January 1, 2019 | Author: Sementara Tidak Aktif | Category: Shale, Shale Gas, Porosity, Clay Minerals, Minerals
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The shale gas resource in Indonesia is still being assessed. The Head of Geological Agency for Energy and Mineral Resources Ministry, R. Sukhyar, in September 2011, estimated the Indonesian shale gas resource to reach 570 trillion cubic feet (tcf) based on their latest studies (Petromindo, 2011). This paper includes a discussion of the shale gas potential in Western Indonesia and Eastern Indonesia and makes a comparison with shale gas potential in the U.S. The aim of this paper is to encourage shale gas development in Indonesia. The author used a desktop study and an X-ray diffraction study as input for this paper. From Sumatra to Papua, Indonesia has many oil  producing basins. These basins have thick shales with high total organic content (TOC) and offer attractive opportunities as unconventional gas for the future. To better estimate the future Indonesian shale gas  potential more detailed petrographic studies and mapping will be required. INTRODUCTION

Indonesia has many basins that have potential for shale gas production. This paper analyzes the properties of shale required for economic shale gas development. To help appreciate this topic, it is important to understand what is unique about the evaluation of shale gas potential. The underlying control factors are the physical properties of the shale and its geological age. This paper includes comparisons  between shale gas properties in the U.S. and Indonesia. Therein, I consider the shale qualities and the effectiveness of hydraulic stimulation of shale gas reservoirs. *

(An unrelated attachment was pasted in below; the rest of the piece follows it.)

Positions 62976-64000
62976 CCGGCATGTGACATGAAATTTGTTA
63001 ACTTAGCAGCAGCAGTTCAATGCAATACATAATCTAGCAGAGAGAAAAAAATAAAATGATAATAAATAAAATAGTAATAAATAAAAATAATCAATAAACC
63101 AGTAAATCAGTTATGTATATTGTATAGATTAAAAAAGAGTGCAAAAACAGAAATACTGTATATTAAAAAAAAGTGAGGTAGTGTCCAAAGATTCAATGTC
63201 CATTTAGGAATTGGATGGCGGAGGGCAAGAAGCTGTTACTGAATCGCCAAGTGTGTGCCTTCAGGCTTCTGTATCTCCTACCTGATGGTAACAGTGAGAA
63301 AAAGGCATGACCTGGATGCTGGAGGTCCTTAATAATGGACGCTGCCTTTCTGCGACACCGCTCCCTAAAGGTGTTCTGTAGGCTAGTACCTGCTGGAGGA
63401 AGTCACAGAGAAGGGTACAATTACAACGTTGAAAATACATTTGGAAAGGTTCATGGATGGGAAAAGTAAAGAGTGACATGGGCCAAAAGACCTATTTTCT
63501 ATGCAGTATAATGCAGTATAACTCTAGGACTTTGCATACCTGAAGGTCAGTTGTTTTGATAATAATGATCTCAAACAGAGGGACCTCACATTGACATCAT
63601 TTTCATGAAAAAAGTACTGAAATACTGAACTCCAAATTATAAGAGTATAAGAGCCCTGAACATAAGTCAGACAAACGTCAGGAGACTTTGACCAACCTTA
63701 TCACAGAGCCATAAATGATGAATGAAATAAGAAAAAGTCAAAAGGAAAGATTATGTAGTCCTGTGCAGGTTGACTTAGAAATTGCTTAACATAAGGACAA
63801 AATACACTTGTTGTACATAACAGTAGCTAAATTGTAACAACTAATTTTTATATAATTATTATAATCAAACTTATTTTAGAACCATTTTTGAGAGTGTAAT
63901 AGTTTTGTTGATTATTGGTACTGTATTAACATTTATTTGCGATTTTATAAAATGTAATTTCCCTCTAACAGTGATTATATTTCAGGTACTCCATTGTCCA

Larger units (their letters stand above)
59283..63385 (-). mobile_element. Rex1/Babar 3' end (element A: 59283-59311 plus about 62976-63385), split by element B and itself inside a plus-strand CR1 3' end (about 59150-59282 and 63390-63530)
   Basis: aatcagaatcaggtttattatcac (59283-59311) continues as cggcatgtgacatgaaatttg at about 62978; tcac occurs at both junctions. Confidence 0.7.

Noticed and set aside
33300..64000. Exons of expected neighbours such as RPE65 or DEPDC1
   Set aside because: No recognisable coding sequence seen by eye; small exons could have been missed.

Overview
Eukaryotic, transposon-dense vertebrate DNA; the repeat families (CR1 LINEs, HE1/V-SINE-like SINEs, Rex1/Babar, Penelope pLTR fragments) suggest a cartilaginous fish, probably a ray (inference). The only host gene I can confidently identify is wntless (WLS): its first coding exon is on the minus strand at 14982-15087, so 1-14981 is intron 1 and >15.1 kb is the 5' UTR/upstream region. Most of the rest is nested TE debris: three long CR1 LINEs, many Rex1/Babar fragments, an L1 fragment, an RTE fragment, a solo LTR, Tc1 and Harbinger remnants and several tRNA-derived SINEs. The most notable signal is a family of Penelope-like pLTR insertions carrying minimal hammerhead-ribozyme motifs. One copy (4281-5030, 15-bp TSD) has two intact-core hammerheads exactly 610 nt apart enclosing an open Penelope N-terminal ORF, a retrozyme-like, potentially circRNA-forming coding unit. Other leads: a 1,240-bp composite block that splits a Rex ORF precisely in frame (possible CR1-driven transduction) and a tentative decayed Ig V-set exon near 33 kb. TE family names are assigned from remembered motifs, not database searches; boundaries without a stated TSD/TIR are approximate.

INPEX Corporation

This paper also gives an idea for the shale gas  potential in Indonesia by considering mineral composition of shale and thus predicts the proper completion techniques for future shale gas  production. METHODS

The objective of this study is to determine the shale gas potential in Indonesia using a literature study and sub-surface cores. The author collected  published literature from various journals, papers, and existing X-ray diffraction data. These were compared with a collection of sub-surface core data and shale reservoir properties. The comparison includes the mineralogy and lithology of shale gas fields that have been produced in the U.S. DISCUSSION AND RESULTS Shale Gas Property

Shale is a class name for all fine-grained argillaceous sediments, including mud, clay, and mudstone. Shale, as defined based on the grain size, can be defined to be clay and silt; clay < 4 microns and silt 4 to 62 microns. From actual examples of producing shale gas fields in U.S., we know certain shale gas/oil criteria such as Vitrinite Reflectance (Ro) and Total Organic Content (TOC) values must be greater than 1%, Hydrogen Index (HI) values are >100, and shale thicknesses are greater than 75 ft. These must be  present for successful success ful shale s hale gas ventures. Shale gas system includes adsorbed gas and pore gas. Also, in shale gas projects, kerogen is a critical factor that affects the quality of the shale gas. The quality of the shale gas can be assessed by the mineral framework and pore system. The mineral composition of shale includes quartz, feldspar, clay minerals, calcite, dolomite, siderite, pyrite,  phosphate and organic matter. Reservoir porosity greatly affects the hydrocarbon capacity, where porosity in shale gas reservoirs are greatly affected by clay mineral content. A group of